May 15, 2023, Editorial of the Workplace Newsletters of the Etincelle fraction of the New Anticapitalist Party (NPA), Translated from French
After months of extreme right-wing demonstrations in the city of Saint-Brévin-Les-Pins, from the National Rally (RN) Party to neo-fascist groups and Éric Zemmour’s far-right party, the Mayor of the town had no choice but to resign. He had experienced months of threats, and on March 22, there was even an arson attack on his home. What is he accused of? In February, 2022 he had agreed to create a reception center for asylum seekers (CADA) in his town, at the request of the government. And many townspeople were in favor of this — this xenophobic idiocy is far from dominating the town!
Too Little too Late from a Fireman who’s a Pyromaniac!
As soon as his resignation was announced, suddenly President Macron made it known that the mayor had his full support, and Prime Minister Borne invited him to Paris, information he only learned about through the media. This belated support underlines not only the complete absence of support from the State in the face of the threats of the extreme right, but also its complicity with the extreme right. The government is trying to catch up with the right wing. Minister of the Interior Gérald Darmanin is staging the expulsion of families from shanty towns in Mayotte, and is carrying out serious raids. He shouts at the top of his lungs that Italy’s far-right Prime Minister Meloni is failing to stop the migrants. So he can go ahead and make a show of ordering police prefects to ban all far-right demonstrations, but this is only because of the outrage provoked by the authorized demonstration of hundreds of hooded fascists in Paris on May 6. His actions do not deceive us; he will always reserve his heaviest repression to forbid our loud protests with pots and pans.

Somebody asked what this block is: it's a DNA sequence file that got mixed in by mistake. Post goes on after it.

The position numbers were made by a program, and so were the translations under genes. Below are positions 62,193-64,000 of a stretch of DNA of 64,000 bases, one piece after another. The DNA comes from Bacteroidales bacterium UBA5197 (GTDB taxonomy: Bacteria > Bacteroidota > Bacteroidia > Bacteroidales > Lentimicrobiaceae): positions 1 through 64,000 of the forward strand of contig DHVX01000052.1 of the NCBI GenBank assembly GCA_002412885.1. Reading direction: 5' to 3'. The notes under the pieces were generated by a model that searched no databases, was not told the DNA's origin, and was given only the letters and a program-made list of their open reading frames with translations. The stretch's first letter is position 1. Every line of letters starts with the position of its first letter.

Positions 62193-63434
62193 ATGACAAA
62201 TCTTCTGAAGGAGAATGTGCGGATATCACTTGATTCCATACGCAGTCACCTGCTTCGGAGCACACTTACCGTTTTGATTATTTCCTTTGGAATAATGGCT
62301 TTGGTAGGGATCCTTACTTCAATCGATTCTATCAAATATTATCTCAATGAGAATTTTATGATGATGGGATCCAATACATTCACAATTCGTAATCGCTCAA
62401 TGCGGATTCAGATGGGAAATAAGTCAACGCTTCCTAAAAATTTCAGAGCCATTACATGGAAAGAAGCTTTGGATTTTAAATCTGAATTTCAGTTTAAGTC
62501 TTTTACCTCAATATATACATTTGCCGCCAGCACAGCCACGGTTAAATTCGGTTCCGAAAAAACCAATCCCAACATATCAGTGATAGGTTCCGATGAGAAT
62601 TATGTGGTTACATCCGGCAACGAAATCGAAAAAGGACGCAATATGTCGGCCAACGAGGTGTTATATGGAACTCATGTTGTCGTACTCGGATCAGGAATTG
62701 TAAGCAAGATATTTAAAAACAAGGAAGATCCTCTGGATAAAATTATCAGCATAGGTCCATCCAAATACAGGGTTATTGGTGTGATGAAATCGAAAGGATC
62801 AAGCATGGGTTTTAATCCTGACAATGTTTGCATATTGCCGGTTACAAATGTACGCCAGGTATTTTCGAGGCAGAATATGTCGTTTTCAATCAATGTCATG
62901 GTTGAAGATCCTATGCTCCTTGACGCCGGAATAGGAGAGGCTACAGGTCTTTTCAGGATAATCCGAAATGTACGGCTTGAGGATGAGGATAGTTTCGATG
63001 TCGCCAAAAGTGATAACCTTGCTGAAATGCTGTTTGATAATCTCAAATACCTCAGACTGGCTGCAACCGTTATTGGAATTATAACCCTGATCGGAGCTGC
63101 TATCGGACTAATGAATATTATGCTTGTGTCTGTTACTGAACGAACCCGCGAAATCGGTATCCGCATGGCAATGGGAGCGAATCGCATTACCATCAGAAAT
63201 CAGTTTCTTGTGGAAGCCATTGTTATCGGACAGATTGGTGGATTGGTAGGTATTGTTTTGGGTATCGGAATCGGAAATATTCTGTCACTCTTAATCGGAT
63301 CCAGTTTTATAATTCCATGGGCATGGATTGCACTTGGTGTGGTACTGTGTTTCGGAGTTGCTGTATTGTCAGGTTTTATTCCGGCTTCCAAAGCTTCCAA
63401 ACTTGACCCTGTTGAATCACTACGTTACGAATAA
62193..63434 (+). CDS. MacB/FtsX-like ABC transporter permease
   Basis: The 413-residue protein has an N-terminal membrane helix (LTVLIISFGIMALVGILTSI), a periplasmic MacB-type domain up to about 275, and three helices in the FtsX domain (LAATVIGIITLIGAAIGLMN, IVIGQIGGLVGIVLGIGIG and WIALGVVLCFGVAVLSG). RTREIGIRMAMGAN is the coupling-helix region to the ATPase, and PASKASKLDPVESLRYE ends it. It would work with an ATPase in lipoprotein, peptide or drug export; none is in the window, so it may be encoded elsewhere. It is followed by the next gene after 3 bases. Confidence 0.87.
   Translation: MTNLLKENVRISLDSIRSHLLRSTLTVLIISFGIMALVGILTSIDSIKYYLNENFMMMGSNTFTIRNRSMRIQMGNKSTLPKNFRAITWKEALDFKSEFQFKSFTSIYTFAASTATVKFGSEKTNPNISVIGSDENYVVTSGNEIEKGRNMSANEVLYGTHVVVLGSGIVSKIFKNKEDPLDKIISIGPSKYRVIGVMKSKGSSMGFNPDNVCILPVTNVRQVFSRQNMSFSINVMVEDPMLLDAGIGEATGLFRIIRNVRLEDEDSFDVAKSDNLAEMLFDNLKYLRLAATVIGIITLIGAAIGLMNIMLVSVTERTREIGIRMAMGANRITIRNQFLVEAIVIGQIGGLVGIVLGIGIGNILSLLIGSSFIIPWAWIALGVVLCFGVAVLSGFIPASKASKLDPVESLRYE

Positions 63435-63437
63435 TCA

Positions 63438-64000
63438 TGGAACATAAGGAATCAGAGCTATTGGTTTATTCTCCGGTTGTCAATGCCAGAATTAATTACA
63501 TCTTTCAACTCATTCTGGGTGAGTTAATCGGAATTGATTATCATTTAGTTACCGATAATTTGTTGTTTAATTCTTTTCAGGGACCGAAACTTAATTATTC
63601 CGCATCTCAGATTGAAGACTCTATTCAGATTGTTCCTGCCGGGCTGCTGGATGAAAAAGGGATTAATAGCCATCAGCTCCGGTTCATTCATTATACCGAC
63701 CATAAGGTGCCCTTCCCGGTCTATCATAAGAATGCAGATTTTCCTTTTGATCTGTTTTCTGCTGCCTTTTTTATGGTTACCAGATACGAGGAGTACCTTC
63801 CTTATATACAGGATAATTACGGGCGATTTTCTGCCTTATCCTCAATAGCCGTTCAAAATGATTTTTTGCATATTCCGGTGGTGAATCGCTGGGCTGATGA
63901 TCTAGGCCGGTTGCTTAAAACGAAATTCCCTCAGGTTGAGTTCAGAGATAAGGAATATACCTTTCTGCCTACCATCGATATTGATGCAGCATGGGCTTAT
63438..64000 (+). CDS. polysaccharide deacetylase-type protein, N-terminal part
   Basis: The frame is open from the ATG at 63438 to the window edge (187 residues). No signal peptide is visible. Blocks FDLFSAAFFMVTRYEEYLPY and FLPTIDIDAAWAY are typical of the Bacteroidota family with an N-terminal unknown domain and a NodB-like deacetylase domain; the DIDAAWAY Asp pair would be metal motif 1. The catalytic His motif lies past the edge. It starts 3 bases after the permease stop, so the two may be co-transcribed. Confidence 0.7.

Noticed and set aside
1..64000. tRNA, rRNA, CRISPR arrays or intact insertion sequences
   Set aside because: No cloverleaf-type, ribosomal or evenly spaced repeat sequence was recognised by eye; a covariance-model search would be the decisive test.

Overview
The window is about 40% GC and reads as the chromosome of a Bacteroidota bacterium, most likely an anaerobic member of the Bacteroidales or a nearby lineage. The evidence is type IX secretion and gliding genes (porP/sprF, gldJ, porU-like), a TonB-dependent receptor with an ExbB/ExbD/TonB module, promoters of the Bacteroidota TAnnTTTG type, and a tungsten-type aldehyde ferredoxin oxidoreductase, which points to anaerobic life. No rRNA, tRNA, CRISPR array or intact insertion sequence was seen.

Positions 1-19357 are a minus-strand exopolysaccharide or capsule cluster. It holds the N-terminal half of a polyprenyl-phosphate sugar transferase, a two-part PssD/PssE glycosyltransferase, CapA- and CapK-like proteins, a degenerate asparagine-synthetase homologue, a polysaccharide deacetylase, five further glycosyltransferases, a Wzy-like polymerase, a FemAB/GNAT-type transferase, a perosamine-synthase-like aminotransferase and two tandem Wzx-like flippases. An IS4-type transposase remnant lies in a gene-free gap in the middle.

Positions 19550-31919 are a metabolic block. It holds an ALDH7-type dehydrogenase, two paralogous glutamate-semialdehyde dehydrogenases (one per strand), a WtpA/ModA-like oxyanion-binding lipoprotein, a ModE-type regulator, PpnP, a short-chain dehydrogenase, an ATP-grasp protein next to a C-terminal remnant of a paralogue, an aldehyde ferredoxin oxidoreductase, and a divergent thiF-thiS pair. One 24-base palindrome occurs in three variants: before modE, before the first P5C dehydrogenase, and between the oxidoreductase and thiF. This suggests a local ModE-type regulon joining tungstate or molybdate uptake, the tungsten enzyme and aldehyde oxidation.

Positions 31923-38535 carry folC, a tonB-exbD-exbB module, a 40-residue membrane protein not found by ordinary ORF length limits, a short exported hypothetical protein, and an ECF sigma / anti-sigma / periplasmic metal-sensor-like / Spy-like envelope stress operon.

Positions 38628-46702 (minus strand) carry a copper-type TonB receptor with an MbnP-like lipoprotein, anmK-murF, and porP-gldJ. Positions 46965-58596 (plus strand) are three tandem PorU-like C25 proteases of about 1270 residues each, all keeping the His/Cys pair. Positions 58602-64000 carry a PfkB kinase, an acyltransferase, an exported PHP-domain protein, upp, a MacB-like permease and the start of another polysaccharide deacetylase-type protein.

Divide to Conquer More Easily
These xenophobic speeches try to divide us. If a majority of Mayotte’s population lives in poverty, it is not because even poorer people from the same archipelago of the Comoros (as Mayotte) are migrating there, but because of the French State’s neglect. If we have low wages and precariousness in France, it is not because of migrants but because of the employers’ greedy rapaciousness.
And these employers’ interests are defended by Macron and Le Pen. Thus, Darmanin’s “Immigration” law provides for a one-year residence permit for sectors experiencing labor shortages, that is, the most difficult and poorly paid jobs. He is trying to find a balance between satisfying the needs of employers and using xenophobic rhetoric in favor of expulsions and against family reunification.
War on the Poor and the Workers
Meloni’s government in Italy is a telling example of what the far right in power has in store for the working classes. On May 1, it chose to announce the abolition of the “citizenship income,” an average of 572 euros paid to the poorest families. Those considered “employable” will now receive 350 euros on the condition that they do (unpaid!) work in their municipality or community.
These attacks on the poorest are accompanied with gifts for employers. Limited-term contracts are facilitated while any inspections to check on whether these contracts are abusive are almost abolished. In the hotel and restaurant industry, which offers extremely low wages for grueling working conditions, the state is providing an apprenticeship contract for unemployed people over 40.
One Working Class
After three months of a mobilization that has caused them a lot of headaches, Macron and his ministers are trying to light a xenophobic counter-fire. These diversionary maneuvers are meant to sow hatred and make us give up on our collective struggles. Faced with low wages, which inflation continues to reduce; faced with the extension of the retirement age, which nobody wants and which Le Pen’s party has been careful not to denounce; and faced with everything else — our mobilizations must and will continue.
Whatever our origins and nationalities, our only enemies are the bosses, and we have a world to win by coming together in our struggles.